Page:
Muzik, Fisher reach semi-finals at ITA Regional Championships for Rutgers
The Rutgers tennis team pulled off its best performance of the fall season at the ITA Northeast Regional Championships in New Haven, Conn. this past weekend.
Junior Kat Muzik and freshman Tess Fisher rallied to a semifinals match in doubles play, while sophomore Maya Jacobs fought her way to the round of 16 in singles action.
The Scarlet Knights went in as the underdogs and turned many heads, coming out of doubles action with the only unseeded duo that competed in the semifinals. Fisher and Muzik eliminated No. 3 seed Brown in a gritty quarterfinals performance (8-7), but couldn’t quite pull out a win against Syracuse’s Sofya Golubovskaya and Sofya Treshcheva (6-4, 7-6) in the semifinals.
The last Rutgers duo to make it to the final four were alumnae Mariam Zein and Gina Li at the 2014 ITA Regionals.
"It felt really good to represent Rutgers in the doubles semifinals, especially being the only unseeded team left," Muzik said, according to scarletknights.com. "Everybody this weekend had one of our best overall results in singles and doubles. It was a good weekend and we are going to try and continue this into our final tournament of the fall at Buffalo."
Out of approximately 100 qualified athletes at regionals in the singles main draw, Jacobs was 1 of 2 unseeded players that made it all the way to the round of 16 in singles play.
Not only did Jacobs play an extra match to add her name into the main draw, but she was able to defeat top tier opponents from Fordham and the Orange before falling to No. 17 seed Caroline Dunleavy from Yale, who was competing on her home court.
Jacobs lost the first set 6-1, but came back strong for a 6-0 second set, ultimately tiring out to a 6-0 loss in the final set.
“We're just seeing the whole team play with more confidence, and they're competing the way that they know how to play,” said head coach Hilary Ritchie. “Typically a lot of times what would happen is we'd have a game plan, but we'd back off in the big moments and not be so aggressive. But we just noticed the whole team playing at a higher level overall.”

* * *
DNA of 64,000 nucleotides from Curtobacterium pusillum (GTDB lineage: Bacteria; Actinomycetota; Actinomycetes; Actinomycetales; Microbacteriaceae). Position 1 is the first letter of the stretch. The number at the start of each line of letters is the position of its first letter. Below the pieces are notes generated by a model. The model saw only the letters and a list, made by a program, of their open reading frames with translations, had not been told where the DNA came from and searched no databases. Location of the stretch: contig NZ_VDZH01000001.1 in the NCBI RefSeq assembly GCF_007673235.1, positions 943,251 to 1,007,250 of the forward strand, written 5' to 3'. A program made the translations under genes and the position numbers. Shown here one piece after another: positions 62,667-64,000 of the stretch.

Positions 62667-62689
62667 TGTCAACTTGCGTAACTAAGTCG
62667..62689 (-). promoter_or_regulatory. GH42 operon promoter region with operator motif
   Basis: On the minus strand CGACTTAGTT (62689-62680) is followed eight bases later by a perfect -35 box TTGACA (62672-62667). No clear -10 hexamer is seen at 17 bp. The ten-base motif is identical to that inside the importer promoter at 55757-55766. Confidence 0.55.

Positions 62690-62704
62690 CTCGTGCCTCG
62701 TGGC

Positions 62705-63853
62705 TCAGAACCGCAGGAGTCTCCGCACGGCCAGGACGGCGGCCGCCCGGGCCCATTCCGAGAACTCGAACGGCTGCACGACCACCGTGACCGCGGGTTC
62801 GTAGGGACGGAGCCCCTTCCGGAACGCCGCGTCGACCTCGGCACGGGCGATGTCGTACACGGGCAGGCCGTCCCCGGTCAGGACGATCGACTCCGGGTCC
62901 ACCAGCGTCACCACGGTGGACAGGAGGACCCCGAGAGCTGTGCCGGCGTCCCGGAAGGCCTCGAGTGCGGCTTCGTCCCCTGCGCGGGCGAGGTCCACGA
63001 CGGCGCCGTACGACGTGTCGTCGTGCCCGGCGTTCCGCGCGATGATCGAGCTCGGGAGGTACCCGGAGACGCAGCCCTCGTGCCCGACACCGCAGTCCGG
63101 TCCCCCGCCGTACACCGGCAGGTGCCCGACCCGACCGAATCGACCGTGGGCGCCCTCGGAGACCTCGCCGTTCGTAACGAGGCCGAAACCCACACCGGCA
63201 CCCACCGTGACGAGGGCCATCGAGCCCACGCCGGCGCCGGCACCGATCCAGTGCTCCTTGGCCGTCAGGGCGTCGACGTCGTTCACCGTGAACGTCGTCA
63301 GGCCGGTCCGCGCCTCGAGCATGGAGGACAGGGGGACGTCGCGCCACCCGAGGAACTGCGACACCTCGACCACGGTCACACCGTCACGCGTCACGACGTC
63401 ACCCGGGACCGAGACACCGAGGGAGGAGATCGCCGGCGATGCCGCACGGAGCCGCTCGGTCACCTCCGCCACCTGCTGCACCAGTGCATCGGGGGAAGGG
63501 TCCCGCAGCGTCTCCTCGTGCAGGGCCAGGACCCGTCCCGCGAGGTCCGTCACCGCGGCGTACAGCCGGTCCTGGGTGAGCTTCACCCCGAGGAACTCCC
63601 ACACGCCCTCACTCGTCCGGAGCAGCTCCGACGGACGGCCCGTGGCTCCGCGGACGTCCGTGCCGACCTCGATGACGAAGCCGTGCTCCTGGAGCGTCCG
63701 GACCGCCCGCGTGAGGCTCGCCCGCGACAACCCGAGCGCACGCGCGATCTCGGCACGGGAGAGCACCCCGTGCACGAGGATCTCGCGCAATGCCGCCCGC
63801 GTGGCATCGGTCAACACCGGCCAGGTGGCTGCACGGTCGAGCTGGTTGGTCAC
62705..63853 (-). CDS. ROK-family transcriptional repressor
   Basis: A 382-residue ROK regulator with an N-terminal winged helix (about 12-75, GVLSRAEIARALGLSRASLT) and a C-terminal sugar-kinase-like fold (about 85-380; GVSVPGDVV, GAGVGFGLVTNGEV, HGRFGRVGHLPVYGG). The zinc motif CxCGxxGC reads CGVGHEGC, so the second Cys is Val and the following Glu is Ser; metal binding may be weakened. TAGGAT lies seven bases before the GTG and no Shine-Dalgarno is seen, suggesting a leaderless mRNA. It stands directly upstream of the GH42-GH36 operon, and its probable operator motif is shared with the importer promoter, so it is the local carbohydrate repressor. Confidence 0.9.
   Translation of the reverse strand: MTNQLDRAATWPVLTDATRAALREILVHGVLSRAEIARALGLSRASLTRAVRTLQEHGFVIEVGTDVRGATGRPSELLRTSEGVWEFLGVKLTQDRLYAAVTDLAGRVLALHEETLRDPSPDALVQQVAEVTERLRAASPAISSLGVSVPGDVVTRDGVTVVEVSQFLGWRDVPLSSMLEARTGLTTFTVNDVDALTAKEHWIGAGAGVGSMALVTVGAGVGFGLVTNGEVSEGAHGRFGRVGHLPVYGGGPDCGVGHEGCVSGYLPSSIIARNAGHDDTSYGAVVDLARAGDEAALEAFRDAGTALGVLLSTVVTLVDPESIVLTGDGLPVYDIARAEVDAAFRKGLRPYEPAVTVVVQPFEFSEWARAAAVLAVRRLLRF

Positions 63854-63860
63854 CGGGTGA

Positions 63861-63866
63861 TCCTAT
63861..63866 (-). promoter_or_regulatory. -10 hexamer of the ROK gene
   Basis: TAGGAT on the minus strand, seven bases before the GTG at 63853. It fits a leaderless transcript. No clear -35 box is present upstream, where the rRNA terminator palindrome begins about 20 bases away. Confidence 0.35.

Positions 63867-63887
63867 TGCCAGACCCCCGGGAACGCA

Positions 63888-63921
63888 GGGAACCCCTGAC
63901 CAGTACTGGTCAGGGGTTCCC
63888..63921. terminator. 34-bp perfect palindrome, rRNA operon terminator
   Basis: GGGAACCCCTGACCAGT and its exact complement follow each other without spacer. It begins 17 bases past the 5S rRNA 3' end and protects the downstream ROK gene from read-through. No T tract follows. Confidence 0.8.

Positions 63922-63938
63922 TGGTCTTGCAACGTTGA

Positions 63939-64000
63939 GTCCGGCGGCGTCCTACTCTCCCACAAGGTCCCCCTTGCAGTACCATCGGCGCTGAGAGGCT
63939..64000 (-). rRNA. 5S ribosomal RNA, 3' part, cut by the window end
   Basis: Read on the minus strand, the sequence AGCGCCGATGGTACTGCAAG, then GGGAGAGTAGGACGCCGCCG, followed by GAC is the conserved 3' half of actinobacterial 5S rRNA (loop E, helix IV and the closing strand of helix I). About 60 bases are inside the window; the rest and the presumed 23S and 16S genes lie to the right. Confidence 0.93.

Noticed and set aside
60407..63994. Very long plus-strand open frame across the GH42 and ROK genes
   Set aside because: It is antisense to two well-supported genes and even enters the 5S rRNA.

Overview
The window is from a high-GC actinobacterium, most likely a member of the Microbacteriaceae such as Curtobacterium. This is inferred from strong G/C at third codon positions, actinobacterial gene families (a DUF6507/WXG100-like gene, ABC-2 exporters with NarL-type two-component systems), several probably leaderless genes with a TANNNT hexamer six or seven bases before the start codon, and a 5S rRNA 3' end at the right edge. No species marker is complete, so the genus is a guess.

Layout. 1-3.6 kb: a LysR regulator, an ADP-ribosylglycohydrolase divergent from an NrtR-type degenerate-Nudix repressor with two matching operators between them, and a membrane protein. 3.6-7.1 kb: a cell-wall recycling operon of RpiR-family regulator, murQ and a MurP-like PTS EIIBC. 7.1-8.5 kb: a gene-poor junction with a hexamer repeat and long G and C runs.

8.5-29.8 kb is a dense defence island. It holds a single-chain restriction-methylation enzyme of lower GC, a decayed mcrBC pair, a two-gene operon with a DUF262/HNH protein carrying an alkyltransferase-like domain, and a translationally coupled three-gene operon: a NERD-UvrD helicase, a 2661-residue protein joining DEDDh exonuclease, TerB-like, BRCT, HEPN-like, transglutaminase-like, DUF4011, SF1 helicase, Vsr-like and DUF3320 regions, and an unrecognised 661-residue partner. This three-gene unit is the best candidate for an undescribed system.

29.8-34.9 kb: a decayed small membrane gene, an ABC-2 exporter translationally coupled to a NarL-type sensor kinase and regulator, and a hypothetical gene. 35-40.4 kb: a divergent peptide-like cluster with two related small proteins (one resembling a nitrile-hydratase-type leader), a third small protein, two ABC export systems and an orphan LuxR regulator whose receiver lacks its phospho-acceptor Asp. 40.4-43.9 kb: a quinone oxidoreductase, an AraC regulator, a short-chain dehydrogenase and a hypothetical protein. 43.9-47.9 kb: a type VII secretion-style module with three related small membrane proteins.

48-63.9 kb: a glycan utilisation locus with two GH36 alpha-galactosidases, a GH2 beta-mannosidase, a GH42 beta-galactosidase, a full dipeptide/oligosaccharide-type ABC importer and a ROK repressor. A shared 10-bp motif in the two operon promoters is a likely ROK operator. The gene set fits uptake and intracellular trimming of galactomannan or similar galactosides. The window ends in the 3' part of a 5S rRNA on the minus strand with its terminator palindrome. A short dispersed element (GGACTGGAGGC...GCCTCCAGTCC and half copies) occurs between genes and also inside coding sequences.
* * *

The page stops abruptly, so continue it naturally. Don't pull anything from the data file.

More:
Also representing the Knights in the doubles quarterfinals were junior Jaci Cochrane and freshman Kristiana Zahare. The pair were unable to seal the deal in a close 8-7 loss to Boston University’s Shelly Yaloz and Emily Kim.
In comparison to last year’s regionals performance, Rutgers is looking at the program’s best regional performance to date. The team only had athletes make it to the round of 64 in 2017, which seems mediocre to the team’s dominant run at this year’s regionals.
“I think it's just a great trend and it shows where we're going and how we're working hard and hopefully translates into our conference play,” Ritchie said.
To put the ITA Northeast Regional into perspective, there are approximately 350 Division I players across 40 teams in arguably the largest tennis region in the nation.
To have five Knights make it into the singles main draw and also five players advance to the round of 16, one in singles and two pairs in doubles, asserts Rutgers as one of the top teams in the country.
“They've been working exceptionally hard in terms of additional fitness, and I think they're really understanding that hard work can translate into confidence,” Ritchie said. “You don't just need wins and success in competition to get confidence. You can get it through hard work in practice and just being really diligent about the way you practice.”
Looking ahead, the Knights still have one more fall invite in Buffalo on Oct. 26-28 before they get a 3-month training block until spring competition. After this past weekend, Rutgers is hoping its growing confidence carries over into the conference season.
Ritchie doesn’t see the Knights as underdogs in the Big Ten, but as aggressive competitors that are going to transform the way the rest of the conference views them.
“Well, I think all the teams know that we come to compete,” Ritchie said. “But I think now, they'll look at (the Knights’ regional performance) as 'Wow, Rutgers is hungry,' and I don't think you can overlook us.”
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